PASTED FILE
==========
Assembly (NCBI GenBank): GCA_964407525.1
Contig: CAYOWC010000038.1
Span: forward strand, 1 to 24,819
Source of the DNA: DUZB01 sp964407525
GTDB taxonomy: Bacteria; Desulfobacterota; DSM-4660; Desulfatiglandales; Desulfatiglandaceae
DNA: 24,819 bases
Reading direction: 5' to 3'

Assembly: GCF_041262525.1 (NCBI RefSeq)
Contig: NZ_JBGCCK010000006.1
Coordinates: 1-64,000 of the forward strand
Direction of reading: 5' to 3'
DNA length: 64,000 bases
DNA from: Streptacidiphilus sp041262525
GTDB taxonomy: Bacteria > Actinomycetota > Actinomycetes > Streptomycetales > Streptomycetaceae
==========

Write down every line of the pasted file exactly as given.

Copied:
Assembly (NCBI GenBank): GCA_964407525.1
Contig: CAYOWC010000038.1
Span: forward strand, 1 to 24,819
Source of the DNA: DUZB01 sp964407525
GTDB taxonomy: Bacteria; Desulfobacterota; DSM-4660; Desulfatiglandales; Desulfatiglandaceae
DNA: 24,819 bases
Reading direction: 5' to 3'

Assembly: GCF_041262525.1 (NCBI RefSeq)
Contig: NZ_JBGCCK010000006.1
Coordinates: 1-64,000 of the forward strand
Direction of reading: 5' to 3'
DNA length: 64,000 bases
DNA from: Streptacidiphilus sp041262525
GTDB taxonomy: Bacteria > Actinomycetota > Actinomycetes > Streptomycetales > Streptomycetaceae